In order to capitalize on this effect, your customer analytics dashboard needs to provide you with data on which of your platforms is driving sticky, repeat customers.
Getting that data is no easy feat, as you need to tie each subsequent order that your customers place back to the original source data that drove them to purchase from you in the first place.
In addition to looking at the platforms that are driving repeat customers, you also need to look at what products bring them in. One of our clients, JavaPresse, was able to rapidly increase their profits and LTV by examining this metric.
They discovered that customers who purchased a mug in addition to their coffee were much more likely to make repeat purchases, and had a much higher LTV than customers who just bought coffee.
So, based on that data, they updated their marketing to drive customers to purchase a mug as well as coffee, and also made sure to try to cross-sell mugs to any coffee-only orders.
The final customer retention metric that your customer analytics dashboard must provide is repurchase timelines for customers. We touched on this a little bit in the LTV section, but this metric helps you see more clearly the timelines that your customers are coming back to purchase from you.
This will help you better understand and plan out your break-even points, inventory needs, and cash flow projections.
The last thing that your customer analytics dashboard should provide for you is insights into your products. This will help you develop products that better fit the needs of your customers, therefore driving more purchases, higher performance, and bigger profits.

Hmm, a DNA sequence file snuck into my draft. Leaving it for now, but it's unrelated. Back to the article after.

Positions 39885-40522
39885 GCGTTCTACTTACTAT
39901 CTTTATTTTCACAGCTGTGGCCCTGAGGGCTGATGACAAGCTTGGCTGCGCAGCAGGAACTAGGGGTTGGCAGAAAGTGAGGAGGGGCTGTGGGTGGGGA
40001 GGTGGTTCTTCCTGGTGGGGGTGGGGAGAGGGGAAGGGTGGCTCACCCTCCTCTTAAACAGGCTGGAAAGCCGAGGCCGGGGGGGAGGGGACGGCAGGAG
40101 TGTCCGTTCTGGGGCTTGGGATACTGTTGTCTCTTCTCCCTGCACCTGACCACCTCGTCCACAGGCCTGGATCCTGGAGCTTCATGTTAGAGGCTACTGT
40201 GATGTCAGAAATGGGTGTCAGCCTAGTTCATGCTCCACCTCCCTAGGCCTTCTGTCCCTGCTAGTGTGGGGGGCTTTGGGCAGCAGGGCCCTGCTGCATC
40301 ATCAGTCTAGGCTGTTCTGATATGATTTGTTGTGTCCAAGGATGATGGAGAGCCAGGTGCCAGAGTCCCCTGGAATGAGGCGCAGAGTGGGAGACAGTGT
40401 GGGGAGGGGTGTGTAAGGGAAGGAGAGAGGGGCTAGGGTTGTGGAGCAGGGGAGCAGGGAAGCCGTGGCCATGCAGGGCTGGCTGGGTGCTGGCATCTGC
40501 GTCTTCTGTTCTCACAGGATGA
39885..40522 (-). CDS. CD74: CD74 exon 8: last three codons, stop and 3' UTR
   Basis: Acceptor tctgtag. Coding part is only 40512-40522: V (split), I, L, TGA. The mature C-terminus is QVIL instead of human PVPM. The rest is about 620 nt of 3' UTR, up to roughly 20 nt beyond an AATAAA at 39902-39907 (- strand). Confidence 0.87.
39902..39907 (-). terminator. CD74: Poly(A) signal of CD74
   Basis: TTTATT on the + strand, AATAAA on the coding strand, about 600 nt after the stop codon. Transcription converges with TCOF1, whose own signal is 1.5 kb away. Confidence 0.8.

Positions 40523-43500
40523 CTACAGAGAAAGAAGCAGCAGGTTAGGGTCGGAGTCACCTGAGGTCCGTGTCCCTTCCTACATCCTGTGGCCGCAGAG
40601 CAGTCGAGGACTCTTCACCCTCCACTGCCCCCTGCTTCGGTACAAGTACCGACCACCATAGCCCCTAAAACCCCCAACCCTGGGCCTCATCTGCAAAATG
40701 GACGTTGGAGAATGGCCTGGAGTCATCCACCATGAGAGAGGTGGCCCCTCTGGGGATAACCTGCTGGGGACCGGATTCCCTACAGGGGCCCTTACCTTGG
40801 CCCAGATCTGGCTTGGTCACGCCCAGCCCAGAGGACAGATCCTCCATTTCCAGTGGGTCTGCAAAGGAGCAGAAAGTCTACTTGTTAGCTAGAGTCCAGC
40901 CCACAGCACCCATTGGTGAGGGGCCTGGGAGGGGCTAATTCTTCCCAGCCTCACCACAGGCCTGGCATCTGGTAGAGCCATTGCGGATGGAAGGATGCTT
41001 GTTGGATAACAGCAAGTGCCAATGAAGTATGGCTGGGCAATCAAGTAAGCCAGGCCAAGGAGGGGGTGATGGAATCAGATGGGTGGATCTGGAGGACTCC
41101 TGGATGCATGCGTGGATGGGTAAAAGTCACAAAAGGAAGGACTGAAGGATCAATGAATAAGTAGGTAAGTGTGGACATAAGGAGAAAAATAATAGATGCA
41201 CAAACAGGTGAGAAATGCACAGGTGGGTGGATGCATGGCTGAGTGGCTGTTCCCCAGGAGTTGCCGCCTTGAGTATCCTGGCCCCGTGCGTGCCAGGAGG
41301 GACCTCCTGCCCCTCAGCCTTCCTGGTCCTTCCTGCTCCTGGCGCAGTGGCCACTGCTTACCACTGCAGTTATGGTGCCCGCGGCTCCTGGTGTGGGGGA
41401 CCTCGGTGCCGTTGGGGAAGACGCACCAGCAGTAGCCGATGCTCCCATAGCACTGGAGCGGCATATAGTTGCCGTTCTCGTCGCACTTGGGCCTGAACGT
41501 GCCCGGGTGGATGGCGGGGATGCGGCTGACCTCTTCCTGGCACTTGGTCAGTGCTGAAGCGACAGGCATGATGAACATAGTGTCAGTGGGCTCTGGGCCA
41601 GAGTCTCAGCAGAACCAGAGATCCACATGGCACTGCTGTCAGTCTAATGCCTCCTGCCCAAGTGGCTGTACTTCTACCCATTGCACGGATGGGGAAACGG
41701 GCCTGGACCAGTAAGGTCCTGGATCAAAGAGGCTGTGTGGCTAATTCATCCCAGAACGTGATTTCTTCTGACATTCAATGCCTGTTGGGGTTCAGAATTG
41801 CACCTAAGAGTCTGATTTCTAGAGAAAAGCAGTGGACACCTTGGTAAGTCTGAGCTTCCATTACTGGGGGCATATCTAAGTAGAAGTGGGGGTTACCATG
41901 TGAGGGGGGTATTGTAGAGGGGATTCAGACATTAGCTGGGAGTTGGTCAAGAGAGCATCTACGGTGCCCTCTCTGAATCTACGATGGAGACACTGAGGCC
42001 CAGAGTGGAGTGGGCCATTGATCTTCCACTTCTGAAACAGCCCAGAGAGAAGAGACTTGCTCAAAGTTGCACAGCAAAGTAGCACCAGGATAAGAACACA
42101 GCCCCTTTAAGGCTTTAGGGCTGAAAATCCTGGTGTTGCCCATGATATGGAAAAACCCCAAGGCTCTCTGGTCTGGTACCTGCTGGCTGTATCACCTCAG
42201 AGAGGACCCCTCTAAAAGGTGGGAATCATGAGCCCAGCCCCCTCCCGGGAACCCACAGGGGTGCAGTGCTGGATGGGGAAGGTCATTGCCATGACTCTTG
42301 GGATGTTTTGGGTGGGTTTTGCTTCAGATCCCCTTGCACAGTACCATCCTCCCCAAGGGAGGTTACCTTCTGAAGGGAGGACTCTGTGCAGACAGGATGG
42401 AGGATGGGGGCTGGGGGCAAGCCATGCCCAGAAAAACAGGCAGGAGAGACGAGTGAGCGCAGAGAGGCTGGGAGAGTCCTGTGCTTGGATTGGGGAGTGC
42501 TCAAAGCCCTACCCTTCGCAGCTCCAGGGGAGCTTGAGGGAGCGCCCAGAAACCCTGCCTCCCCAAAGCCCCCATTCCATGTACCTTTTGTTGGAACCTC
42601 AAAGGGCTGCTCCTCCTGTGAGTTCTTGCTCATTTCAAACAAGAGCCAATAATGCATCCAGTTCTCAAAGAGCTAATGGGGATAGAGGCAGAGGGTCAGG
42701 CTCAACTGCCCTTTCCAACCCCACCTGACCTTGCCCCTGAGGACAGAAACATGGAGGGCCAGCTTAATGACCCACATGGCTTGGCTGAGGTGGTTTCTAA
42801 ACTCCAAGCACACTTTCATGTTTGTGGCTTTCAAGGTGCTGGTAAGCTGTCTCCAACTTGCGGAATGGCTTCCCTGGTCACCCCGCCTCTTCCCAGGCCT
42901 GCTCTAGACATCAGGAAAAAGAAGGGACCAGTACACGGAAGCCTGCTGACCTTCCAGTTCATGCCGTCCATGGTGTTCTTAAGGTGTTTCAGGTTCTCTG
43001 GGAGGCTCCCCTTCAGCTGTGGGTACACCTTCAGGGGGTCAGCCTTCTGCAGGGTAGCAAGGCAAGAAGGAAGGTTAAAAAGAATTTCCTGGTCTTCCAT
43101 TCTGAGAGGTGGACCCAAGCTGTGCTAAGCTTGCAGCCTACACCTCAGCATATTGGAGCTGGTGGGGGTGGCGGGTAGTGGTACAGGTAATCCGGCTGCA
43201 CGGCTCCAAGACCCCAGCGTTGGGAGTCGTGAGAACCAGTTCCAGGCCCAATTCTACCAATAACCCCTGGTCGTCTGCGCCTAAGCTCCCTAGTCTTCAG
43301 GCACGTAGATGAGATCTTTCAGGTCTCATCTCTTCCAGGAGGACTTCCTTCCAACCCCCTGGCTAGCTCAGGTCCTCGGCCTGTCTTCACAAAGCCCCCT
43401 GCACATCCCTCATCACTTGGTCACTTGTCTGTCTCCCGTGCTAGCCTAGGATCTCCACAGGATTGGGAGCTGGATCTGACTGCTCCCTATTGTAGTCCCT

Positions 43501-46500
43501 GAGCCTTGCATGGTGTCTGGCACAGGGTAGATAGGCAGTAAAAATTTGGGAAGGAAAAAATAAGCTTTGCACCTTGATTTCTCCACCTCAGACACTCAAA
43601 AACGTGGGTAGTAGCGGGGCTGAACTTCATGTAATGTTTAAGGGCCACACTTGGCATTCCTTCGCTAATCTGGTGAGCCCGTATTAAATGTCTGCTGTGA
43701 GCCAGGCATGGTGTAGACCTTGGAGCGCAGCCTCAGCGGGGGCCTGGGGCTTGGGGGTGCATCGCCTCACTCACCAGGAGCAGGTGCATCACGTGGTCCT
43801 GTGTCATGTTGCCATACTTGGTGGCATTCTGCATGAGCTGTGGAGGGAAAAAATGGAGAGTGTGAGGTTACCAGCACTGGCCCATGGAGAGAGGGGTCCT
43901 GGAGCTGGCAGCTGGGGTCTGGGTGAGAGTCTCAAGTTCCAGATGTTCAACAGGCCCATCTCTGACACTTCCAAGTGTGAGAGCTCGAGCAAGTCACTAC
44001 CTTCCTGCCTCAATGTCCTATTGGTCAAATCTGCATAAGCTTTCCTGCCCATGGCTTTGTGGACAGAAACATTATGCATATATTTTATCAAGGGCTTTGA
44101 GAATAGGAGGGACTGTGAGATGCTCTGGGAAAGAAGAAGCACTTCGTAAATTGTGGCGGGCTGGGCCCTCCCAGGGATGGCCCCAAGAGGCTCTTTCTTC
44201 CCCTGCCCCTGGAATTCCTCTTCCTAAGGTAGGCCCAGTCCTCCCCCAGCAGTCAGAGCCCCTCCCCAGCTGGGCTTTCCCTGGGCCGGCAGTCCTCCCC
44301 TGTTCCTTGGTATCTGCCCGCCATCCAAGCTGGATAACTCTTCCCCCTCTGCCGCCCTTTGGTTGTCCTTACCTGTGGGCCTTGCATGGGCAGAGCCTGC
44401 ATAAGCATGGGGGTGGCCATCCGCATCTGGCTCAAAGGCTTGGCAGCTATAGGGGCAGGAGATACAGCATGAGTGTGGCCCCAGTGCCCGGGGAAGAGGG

As we touched on previously, your dashboard needs to provide you with data into what products drive repeat customers. As you analyze that data, you can find commonalities between the products to better understand what your customers come to you for.
In addition to helping you understand what products are winners, it can also help you understand what products fall short, and provide better insights into what your customers are not looking for.
From there, you can look into the differences between your high-performing and low-performing products and try to figure out how you can improve the low-performing products. Additionally, you can look at questions like:
- Are there features of the high performing products that you could implement in the lower performing products?
- Are there cross-sales opportunities that you can take advantage of to pair low-performers with the high-performers?
- Can we update the positioning or messaging of the low performing products to better align with the positioning of the high performing products?
In order to maximize your profitability, you need to understand your customers inside and out. You need to understand what products they’ll buy, when they’ll buy them, and how much they’ll spend with you.
The more information that your customer analytics dashboards can provide on your customers, the better.
Fortunately, Praxis has been in this game for a long time and has built out extremely robust customer analytics dashboards that provide you with all of these metrics and KPIs. If you’re interested in leapfrogging your competition, we have the dashboards to help you do it.
You can learn more about these dashboards here.